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There is certainly self-segregation, but I don't think it accounts for unemployment.

Based mostly on my own experiences and comparing with friends at university, whenever there is a squeeze at the labour market those with least useful connections fare worst. You miss that entry job, or that next step, and then you are objectively less qualified next time.

And sure, retail racism is part of it. But more so lacking the right network. And that is why I am sceptical against self-segregation as much of an explanation, because it is not like you suddenly will have a great native-born network if you move to a predominately native-born suburb. Instead you may end up isolated in a very implicit social surrounding. Swedes are in general nice to foreigners - or for that matter strangers in general - but we tend to scare easily if the social context gets to deep quickly. I guess that is why we are nice, so we don't have to deal with conflicts. Loneliness is a big problem. Some communities run "borrow a Swede" programs, to try and combat loneliness among Swedes and lack of connections among the recently arrived.

So the way I see it is someone has to be unemployed if you run NAIRU style economic politics. After almost thirty years of it, it is clear that that someone is anyone who has less connections then their peers. Which is predominately - but not only - foreign borns.

by fjallstrom on Sun Sep 9th, 2018 at 01:34:21 PM EST
[ Parent ]
Lacking the right network, indeed, must be a big factor.

I think helping immigrants understand and adjust to Sweden's cultural environment would help with that a lot, as well as reduce retail racism and discrimination.

I found this (quite long) article very informative and eye-opening about Sweden's efforts to integrate immigrants both economically and culturally:

How is Sweden tackling its integration challenge? | The Local

"... Compared to our neighbouring countries of Denmark and Norway, Sweden is mostly doing a bit better in labour market integration of refugees though. It's doing quite well so far, and certainly not worse than its neighbours," he [Professor Pieter Bevelander, an integration expert from the Malmö Institute of Migration, Diversity and Welfare] says.

Plenty is being done in Sweden to try to aid the side of integration linked to employment, but what about less quantifiable questions of culture and social norms which some would argue are equally important?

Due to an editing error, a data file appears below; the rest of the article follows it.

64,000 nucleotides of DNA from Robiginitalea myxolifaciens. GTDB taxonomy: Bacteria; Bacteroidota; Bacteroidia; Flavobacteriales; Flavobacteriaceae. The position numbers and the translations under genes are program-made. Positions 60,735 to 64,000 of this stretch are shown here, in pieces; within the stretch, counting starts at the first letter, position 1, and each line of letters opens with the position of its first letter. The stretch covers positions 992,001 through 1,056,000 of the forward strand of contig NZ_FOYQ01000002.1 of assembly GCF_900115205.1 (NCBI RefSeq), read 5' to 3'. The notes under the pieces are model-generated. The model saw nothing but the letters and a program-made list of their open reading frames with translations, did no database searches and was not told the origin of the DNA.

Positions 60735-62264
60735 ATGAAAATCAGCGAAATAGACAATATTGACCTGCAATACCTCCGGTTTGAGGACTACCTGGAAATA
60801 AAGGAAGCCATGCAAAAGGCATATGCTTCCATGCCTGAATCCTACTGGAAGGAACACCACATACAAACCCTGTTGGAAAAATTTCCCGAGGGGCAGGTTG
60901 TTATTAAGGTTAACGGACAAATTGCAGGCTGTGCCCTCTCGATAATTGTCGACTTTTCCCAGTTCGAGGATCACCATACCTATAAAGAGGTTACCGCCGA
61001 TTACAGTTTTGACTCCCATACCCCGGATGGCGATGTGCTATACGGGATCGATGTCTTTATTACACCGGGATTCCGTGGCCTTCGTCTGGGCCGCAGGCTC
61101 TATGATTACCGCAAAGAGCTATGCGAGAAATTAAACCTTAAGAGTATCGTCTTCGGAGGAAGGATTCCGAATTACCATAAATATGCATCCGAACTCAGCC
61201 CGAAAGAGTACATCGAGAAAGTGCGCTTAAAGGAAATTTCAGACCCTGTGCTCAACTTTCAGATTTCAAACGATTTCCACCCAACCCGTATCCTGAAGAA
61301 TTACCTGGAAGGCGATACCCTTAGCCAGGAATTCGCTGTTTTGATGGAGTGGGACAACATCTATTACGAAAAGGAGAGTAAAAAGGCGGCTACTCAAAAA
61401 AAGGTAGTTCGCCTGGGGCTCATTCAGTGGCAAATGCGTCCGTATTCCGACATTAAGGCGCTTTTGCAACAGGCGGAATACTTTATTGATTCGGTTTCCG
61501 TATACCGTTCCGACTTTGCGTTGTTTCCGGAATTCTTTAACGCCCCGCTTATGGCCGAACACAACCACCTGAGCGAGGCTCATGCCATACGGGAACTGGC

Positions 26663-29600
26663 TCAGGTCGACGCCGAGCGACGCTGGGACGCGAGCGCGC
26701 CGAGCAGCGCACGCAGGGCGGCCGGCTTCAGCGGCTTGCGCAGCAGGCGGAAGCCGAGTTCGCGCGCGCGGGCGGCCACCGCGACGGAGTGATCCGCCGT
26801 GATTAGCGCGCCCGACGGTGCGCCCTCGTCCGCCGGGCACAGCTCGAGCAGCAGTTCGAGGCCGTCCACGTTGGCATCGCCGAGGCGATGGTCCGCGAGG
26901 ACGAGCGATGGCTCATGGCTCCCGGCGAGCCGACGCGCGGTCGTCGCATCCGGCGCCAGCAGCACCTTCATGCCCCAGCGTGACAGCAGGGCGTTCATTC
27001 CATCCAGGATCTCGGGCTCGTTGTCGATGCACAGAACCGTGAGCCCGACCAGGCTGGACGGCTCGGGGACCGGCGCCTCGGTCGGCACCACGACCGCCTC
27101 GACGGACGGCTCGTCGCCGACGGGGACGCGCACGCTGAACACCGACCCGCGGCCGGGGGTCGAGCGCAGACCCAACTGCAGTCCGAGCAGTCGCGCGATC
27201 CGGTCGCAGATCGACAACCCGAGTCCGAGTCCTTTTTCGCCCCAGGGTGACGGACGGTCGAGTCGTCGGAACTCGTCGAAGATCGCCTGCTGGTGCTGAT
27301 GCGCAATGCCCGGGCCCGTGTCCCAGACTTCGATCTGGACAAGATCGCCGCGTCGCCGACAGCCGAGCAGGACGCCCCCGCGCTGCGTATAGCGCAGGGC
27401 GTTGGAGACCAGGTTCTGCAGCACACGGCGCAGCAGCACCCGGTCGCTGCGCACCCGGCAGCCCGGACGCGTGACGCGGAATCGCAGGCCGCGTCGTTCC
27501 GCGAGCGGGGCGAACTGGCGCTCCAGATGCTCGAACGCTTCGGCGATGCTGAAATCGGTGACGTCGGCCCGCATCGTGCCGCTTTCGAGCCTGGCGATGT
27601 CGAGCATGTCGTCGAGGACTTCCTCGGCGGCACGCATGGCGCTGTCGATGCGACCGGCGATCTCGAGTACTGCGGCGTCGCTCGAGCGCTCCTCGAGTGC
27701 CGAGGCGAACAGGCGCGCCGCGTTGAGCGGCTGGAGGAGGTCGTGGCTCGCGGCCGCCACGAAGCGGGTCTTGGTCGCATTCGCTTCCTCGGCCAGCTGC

It's those things that Mustafa Panshiri focuses on in his work. A former police officer, he recently quit his job to focus full-time on travelling around Sweden and speaking to lone refugee children (more than 37,500 have come to Sweden since 2015) about the process of adapting to their new country. In his opinion, helping the kids to get a proper understanding of Swedish values is vital if they are going to integrate.

"A job is important of course, but integration is also to do with respecting Swedish society's values and rules. What I focus on is what it means for someone who comes from Afghanistan for example to enter a democratic society. How can that transition impact a person's view of life? How can the ideas they bring with them collide with ideas in Sweden? I try to find a common ground between the kids and Swedish society," he tells The Local. ...

... "When I walk into the room I look like the kids, speak the same language as them. And you know, when we speak about these things - things we take as a given here in Sweden like equality of the sexes, for example - it can be a challenge for them. But that reduces to some degree when they speak with me. I can say to them 'I made that journey'." ...

... Some of the most popular pages so far are those with information about making friends in Sweden. Something that could be a big factor for the youngsters one day integrating into Swedish society.

"We can already see from the few statistics we have that exactly those pages about meeting new friends have been really popular. It's a really important issue: it can often be that someone comes here and perhaps lives in a home and is isolated from other Swedish kids as the home is a bit further out of town. So they're very interested in learning how you go about forming friendships," [Youmo project leader Lotta] Nordh Rubulis explains.

"Many of them have also lived a very gender segregated life and perhaps never had a friend from the opposite sex. It's exciting to see (them learning about that)." ...



Point n'est besoin d'espérer pour entreprendre, ni de réussir pour persévérer. - Charles le Téméraire
by marco on Sun Sep 9th, 2018 at 02:14:38 PM EST
[ Parent ]
tvångssocialisering!
Well, as a dedicated introvert living in Norway, may I say that I'm perfectly happy being left alone.
https://www.quora.com/How-introvert-friendly-is-Scandinavia
by Andhakari on Sun Sep 9th, 2018 at 05:25:46 PM EST
[ Parent ]

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